Thursday, February 19, 2009

Pyjamas in the Snow

I'm starting to think Minnesota's the strangest state in the country. Not just because of its professional wrestler former governor, or the fact that it produced Prince and Mystery Science Theatre 3000. Not just because of a neverending election battle where the comedian has clearly won. Not just because it's the home of Congresswoman Michele Bachman, who's scraping skull now in her ongoing self-administered lobotomy.

I guess it's a combination of all these things, and probably also the movie Fargo, which, despite its title, largely takes place in Minnesota. But I probably don't think it's a strange place for its current Republican governor, who, in this interview with Rachel Maddow from a couple days ago, rather cogently laid out the path of reasoning most Republicans subscribe to in order to make themselves believe they're not being grotesquely counterproductive by blocking federal aid to states.

The idea that stimulus is okay in this case because Minnesota has paid its taxes is bizarre when you consider that government funds are generally taxpayer money in any case. That Minnesota may have gotten along okay without the stimulus because Pawlenty had understated the budget is also bizarre--it's not as though programmes are going to cost less because there's less money, it's not like there are fewer government employees to pay.

The ideological breakdown has long been that the left believes everyone deserves assistance if they need it, and the right believes people need to stand on their own. But that's only good to a point--it requires a delusional faith in the majority of individuals that has never been supported by history. A good illustration of this philosophy is seen in this blog entry by Jim Emerson about how the right wing movie review group, Movie Guide, is praising The Dark Knight and Iron Man for supporting the right wing philosophy of individual entrepreneurs creating a better country on their own initiative. What the Movie Guide folks miss in both these movies is the implicit message that both Batman and Iron Man are very unusual people. In both cases, there's no-one else doing what these men are doing, and, in fact, they seem like very strange people.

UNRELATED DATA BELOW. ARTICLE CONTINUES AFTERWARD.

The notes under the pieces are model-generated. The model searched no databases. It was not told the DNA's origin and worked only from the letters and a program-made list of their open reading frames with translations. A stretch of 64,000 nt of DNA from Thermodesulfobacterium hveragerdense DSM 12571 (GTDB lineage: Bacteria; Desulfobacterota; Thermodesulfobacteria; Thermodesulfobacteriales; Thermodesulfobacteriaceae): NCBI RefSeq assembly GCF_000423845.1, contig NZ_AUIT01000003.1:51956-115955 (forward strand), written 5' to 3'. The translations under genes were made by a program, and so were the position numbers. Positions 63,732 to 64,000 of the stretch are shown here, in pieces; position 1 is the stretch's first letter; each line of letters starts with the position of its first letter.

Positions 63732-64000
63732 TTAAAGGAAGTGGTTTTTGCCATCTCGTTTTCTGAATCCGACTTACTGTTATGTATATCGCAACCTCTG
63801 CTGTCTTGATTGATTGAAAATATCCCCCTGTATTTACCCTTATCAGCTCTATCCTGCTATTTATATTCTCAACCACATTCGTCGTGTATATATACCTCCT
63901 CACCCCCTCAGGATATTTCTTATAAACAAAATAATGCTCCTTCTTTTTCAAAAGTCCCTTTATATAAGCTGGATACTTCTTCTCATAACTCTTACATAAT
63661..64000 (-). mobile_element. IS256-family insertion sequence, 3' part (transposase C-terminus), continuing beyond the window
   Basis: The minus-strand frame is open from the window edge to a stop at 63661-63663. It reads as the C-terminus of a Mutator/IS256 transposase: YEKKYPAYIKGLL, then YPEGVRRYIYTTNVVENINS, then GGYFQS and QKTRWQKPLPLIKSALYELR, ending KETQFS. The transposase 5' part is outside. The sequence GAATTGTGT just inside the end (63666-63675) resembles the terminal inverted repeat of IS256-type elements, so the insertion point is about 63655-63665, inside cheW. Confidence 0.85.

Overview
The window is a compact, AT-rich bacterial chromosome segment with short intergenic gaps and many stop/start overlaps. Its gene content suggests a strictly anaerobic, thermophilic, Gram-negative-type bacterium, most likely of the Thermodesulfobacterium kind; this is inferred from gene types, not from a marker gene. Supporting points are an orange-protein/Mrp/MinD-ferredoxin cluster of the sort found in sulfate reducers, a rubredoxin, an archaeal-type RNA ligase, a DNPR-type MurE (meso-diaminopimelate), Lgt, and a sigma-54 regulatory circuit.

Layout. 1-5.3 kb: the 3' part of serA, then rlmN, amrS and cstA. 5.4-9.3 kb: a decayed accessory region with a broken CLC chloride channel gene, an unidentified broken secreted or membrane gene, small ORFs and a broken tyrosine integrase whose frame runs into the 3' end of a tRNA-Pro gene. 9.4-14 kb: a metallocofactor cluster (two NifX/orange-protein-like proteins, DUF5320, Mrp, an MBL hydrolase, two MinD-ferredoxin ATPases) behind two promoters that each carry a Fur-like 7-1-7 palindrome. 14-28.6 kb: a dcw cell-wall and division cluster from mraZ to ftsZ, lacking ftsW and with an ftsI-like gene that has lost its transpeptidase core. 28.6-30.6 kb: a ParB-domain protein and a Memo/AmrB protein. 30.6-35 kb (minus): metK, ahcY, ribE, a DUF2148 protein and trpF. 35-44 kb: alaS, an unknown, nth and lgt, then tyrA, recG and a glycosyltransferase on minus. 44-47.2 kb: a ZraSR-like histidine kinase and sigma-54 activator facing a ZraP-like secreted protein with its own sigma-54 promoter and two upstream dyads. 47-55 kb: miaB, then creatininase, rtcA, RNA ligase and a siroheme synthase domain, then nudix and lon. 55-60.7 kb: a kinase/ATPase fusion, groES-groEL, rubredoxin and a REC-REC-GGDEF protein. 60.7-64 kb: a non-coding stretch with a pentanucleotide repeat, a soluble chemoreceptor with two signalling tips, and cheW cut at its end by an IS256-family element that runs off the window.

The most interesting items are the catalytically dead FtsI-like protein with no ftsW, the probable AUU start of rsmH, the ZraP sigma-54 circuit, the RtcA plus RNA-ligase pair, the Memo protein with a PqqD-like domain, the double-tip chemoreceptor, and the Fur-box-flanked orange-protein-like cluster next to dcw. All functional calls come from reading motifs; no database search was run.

Somehow, Republicans are clinging to the idea that the very rare exceptions should still make the rule. Pride is the motivation here, of course--the possibility of wounded pride is frightening enough to make someone grasp onto any alternative belief. Unless you're some kind of dark knight.

I watched episode eight of Battlestar Galactica's third season last night, which was a real game changer, I guess, or at least it tried to be. There was a point where Lee really ought to have said to his father something like, "Er, one little ship in the Neutral Zone across the Armistice Line hardly justifies the Cylons trying to wipe out the human race."

It was nice to see the colonel actually be sort of right about something for once. I guess I like underdogs. The only other time I can remember him being right was when he knew there'd be a Raptor posted to receive messages from the New Caprican colonists, so this was a big deal for him.

I was sorry there wasn't more of Baltar in the episode, but I was amused one of the two glimpses we had of him revealed that he was now sleeping with both of the women who'd been torturing him when last we saw him. Such a cad. I wanted him at least to exclaim, "What an incredible adventure I'm having!"

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